A knock at the door interrupted them. The Reverend Mr. Fairweather rose and went towards it. As he passed the table, his coat caught something, which came rattling to the floor. It was a crucifix with a string of beads attached. As he opened the door, the Milesian features of Father McShane presented themselves, and from their centre proceeded the clerical benediction in Irish-sounding Latin, Pax vobiscum!
The Reverend Doctor Honeywood rose and left the priest and his disciple together.
The Spider on his thread.
There was nobody, then, to counsel poor Elsie, except her father, who had learned to let her have her own way so as not to disturb such relations as they had together, and the old black woman, who had a real, though limited influence over the girl. Perhaps she did not need counsel. To look upon her, one might well suppose that she was competent to defend herself against any enemy she was like to have. That glittering, piercing eye was not to be softened by a few smooth words spoken in low tones, charged with the common sentiments which win their way to maidens’ hearts. That round, lithe, sinuous figure was as full of dangerous life as ever lay under the slender flanks and clean-shaped limbs of a panther.
There were particular times when Elsie was in such a mood that it must have been a bold person who would have intruded upon her with reproof or counsel. “This is one of her days,” old Sophy would say quietly to her father, and he would, as far as possible, leave her to herself. These days were more frequent, as old Sophy’s keen, concentrated watchfulness had taught her, at certain periods of the year. It was in the heats of summer that they were most common and most strongly characterized. In winter, on the other hand, she was less excitable, and even at times heavy and as if chilled and dulled in her sensibilities. It was a strange, paroxysmal kind of life that belonged to her. It seemed to come and go with the sunlight. All winter long she would be comparatively quiet, easy to manage, listless, slow in her motions; her eye would lose something of its strange lustre; and the old nurse would feel so little anxiety, that her whole expression and aspect would show the change, and people would say to her, “Why, Sophy, how young you’re looking!”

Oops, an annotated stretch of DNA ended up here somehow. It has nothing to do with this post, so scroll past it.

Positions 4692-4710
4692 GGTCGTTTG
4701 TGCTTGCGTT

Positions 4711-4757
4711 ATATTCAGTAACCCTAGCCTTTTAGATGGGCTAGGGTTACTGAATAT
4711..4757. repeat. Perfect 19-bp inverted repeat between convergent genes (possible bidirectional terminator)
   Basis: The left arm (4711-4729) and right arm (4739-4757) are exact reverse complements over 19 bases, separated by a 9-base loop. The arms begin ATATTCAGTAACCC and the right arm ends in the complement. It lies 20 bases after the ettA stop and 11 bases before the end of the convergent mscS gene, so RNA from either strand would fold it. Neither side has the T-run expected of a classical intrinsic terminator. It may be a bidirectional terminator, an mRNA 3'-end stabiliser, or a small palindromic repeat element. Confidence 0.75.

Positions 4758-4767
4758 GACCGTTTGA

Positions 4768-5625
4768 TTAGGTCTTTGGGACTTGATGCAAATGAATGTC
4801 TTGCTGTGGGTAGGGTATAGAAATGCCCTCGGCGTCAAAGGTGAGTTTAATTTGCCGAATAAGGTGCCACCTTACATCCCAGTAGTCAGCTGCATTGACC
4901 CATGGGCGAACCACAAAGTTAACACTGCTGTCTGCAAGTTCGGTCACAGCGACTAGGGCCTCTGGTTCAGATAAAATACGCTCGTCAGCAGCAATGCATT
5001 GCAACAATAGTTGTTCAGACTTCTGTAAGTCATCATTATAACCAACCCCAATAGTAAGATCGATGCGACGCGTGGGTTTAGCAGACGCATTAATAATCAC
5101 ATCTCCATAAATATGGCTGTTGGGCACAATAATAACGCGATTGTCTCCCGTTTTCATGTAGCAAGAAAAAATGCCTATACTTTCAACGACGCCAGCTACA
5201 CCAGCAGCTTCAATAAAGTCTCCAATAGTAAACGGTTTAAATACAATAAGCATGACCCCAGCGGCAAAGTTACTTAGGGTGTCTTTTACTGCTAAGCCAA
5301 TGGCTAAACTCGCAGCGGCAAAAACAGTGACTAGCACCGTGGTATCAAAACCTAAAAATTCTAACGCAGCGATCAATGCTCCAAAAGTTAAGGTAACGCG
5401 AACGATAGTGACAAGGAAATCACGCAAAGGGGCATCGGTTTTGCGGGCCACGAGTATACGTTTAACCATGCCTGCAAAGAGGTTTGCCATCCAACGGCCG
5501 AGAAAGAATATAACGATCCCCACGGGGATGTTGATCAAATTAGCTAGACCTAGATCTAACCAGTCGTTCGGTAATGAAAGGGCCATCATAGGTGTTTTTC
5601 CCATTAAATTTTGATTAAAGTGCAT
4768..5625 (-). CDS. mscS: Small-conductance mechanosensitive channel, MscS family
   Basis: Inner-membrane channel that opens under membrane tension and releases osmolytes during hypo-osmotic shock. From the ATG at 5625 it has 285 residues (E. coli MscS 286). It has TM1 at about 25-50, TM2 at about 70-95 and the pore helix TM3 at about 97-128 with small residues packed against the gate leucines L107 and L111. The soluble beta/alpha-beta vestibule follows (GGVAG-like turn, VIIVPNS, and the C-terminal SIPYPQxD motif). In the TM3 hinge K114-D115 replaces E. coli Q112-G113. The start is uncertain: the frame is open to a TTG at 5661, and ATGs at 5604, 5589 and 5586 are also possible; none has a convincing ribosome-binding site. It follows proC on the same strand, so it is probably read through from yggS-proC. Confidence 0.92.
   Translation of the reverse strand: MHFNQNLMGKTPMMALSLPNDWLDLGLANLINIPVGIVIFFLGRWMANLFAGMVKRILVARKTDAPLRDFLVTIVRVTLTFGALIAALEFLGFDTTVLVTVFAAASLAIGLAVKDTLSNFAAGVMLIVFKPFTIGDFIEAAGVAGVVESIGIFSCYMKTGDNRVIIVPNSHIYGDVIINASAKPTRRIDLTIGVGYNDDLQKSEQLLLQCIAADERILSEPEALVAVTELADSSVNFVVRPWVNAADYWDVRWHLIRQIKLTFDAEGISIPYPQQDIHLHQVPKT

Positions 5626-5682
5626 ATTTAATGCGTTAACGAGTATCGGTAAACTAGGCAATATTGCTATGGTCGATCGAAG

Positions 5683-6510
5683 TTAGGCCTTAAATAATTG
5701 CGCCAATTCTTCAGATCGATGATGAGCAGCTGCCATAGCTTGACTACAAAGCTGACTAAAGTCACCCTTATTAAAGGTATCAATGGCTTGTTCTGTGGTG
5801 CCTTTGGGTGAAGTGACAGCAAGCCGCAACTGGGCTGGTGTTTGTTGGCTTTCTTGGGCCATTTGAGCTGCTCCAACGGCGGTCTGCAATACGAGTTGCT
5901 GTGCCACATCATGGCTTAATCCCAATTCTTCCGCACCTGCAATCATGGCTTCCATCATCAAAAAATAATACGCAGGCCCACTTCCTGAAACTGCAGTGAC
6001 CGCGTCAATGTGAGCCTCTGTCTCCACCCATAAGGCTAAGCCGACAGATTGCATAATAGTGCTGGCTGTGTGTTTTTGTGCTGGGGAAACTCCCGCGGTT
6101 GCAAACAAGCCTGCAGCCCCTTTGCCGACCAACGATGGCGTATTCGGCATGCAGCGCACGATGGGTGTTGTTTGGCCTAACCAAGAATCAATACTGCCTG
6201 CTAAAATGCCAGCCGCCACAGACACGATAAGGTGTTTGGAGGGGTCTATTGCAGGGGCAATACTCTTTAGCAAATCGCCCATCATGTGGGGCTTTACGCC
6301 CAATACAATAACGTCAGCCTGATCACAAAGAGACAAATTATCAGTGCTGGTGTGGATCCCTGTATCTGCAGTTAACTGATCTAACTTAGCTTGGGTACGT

As the spring came on, Elsie would leave the fireside, have her tiger-skin spread in the empty southern chamber next the wall, and lie there basking for whole hours in the sunshine. As the season warmed, the light would kindle afresh in her eyes, and the old woman’s sleep would grow restless again,—for she knew, that, so long as the glitter was fierce in the girl’s eyes, there was no trusting her impulses or movements.